USD 434 board members Zack Anshutz and Chris Kendall address concerns about the requested bond issue with district residents at an informational meeting March 21 in Scranton. The district will vote on the bond Tuesday.
Jeremy Gaston | Managing Editor
SCRANTON—Members of USD 434 Board of Education wrapped up a round of information meetings March 21 at the Scranton Attendance Center. The meetings were held in each of the district communities, drawing around 25 voters to the ELM Building in Carbondale, and a dozen or less to the meetings in Overbrook and Scranton.
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“They just want to know the efficiency, why we’re choosing domes,” said USD 434 Board Member Chris Kendall. “It wasn’t over cost or anything like that. Everyone was for it because of the programs supported by it.”
The key parts of the 15-year $4.6 million bond are two monolithic domes. One will house an auxiliary gym, the other an auditorium aimed at expanding fine arts, each with seating for around 500. The plans also include a band practice room and wrestling room, each replacing smaller facilities currently used by each program.
Board member Zack Anshutz told the crowd at the Scranton meeting district enrollment had leveled off, and that the board was more focused on improving facilities for activities and athletic programs.
“We’re not seeing enrollment is going up,” Anshutz said. “We’re having more participation.”
“We need something to address the athletic and activity problems that we have,” Kendall said.
Like the recent USD 420 Osage City bond issue, the timing reflects the possibly removal of state funding options, which have been on the state legislature’s chopping block in recent sessions.
“The reason we think this is beneficial to do this right now is the 44 percent state aid,” Anshutz said. “There’s question about whether that’s going to still be there.”
The state funding applies to the new construction. Anshutz said that recent improvements to art, science and other rooms had been covered by capital outlay, an issue he said voters had with the last failed bond issue. The current bond issue focuses primarily on new space.
“We’re not throwing a $14 million bond out there,” Anshutz said. “This is just addressing these needs that we want, with the low cost of $4.6 million, it’s a lot lower than the last bond was up for.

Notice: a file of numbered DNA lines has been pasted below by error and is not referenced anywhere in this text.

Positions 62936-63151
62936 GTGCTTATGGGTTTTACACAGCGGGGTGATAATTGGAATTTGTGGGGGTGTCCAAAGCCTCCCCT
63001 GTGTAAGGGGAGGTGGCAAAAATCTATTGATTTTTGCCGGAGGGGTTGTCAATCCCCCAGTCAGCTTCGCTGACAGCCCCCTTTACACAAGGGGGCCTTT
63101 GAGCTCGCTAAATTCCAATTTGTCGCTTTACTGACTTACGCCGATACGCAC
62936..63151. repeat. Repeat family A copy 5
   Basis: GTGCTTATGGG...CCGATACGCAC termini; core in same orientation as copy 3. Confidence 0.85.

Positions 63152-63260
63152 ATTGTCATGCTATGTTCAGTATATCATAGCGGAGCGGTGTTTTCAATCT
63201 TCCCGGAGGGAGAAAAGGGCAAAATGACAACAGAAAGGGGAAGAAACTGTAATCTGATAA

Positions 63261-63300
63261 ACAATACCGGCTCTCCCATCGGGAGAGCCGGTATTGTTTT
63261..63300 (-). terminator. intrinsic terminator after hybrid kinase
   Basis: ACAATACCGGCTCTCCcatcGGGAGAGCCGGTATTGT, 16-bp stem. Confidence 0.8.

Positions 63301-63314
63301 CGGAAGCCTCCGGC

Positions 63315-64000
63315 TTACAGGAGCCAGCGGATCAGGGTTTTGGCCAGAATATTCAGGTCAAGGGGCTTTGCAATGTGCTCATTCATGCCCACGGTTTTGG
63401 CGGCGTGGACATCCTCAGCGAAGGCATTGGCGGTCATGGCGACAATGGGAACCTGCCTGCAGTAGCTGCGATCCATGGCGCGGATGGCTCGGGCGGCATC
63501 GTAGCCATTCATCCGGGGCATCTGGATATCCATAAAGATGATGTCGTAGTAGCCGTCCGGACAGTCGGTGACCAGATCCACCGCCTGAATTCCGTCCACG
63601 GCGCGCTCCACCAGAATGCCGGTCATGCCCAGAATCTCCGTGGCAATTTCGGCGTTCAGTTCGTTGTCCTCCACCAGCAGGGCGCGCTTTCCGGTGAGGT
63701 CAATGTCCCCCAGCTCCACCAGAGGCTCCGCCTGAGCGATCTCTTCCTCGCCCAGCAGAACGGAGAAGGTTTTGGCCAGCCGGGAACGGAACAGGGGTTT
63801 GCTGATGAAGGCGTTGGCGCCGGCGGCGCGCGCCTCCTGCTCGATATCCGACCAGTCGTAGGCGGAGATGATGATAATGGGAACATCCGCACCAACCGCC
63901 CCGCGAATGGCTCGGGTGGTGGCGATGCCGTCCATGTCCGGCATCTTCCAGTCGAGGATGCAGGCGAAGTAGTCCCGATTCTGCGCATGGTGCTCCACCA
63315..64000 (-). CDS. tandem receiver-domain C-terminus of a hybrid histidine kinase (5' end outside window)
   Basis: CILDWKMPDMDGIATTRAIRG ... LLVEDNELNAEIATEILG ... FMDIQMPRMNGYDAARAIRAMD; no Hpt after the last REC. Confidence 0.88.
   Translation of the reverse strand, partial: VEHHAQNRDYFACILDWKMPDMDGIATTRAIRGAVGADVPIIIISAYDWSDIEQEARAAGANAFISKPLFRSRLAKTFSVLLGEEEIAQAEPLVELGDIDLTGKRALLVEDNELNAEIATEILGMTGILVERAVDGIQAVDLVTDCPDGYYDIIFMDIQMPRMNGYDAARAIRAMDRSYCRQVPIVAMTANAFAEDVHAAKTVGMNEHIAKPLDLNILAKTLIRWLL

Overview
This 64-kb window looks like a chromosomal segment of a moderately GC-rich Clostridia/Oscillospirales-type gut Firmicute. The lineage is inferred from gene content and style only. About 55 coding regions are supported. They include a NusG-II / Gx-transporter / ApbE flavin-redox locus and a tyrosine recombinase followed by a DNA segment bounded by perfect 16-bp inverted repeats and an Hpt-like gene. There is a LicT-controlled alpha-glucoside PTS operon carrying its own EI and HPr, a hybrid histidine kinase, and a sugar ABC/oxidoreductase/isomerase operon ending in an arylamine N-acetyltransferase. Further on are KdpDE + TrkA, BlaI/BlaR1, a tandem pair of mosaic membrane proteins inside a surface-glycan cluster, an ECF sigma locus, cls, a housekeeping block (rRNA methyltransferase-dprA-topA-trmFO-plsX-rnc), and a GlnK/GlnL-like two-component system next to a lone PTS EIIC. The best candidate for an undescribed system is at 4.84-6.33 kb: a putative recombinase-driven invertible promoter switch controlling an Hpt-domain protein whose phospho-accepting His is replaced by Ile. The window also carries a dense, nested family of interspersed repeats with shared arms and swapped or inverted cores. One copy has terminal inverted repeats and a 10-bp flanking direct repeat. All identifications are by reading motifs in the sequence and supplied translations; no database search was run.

“I’ve always though we needed growth at our school,” Anshutz added. “We hope this will get us going.”
The bond will wrap up funding on the final 18 months of a 20-year bond issued in 1995, which addressed new construction at the districts attendance centers. Anshutz noted that would mean a change in the tax rate sooner than when the bonds were set to expire.
“While your taxes won’t go to zero like they would if this bond were to die off,” Anshutz said. “They will go lower.”
The bonds monolithic domes are designed to be stronger and more efficient than other means of construction considered.
“(The alternative) was going to be like a Morton building,” Anshutz said. “These domes are concrete. They have 12-foot stem walls on the side. The cost to heat them is 50 to 60 percent less than conventional buildings. They use these a lot in Oklahoma for shelters, because they don’t have basements. They could be certified, but if there’s a tornado, you’re not going to get to your car and drive there, you’re going in your basement.”
Anshutz said it was unlikely to receive FEMA funds for the project.
Anshutz and Kendall also noted that with the new construction, the district would be able take out the stage, expand the commons and add storage to the kitchen.
“We wanted everything as a hub right here when the commons area is,” Anshutz said, explaining the location of the two domes to the south and west of the existing gym and commons area.
Concerns at the Scranton meeting addressed pieces of the project, but didn’t oppose the overall bond. One attendee questioned whether the non-hardwood floor would be an acceptable alternative for the gym.
“My request is that you research that gym floor,” said Corky Green, telling board members it would be difficult to care for. “This district has been notorious for not maintaining things. I don’t not like the gym, I just don’t like the floor.”
Other’s offered overwhelming support.
“I think you’re going a good job,” Gerald Fischer said. “I think you need every bit of it.”
In addition to the meetings, Anshutz said committee members would make one more round of visits to educate voters.
“We’re going to go door to door to make sure everybody knows,” Anshutz said. “We can’t really afford to do all this without the assistance of the community.”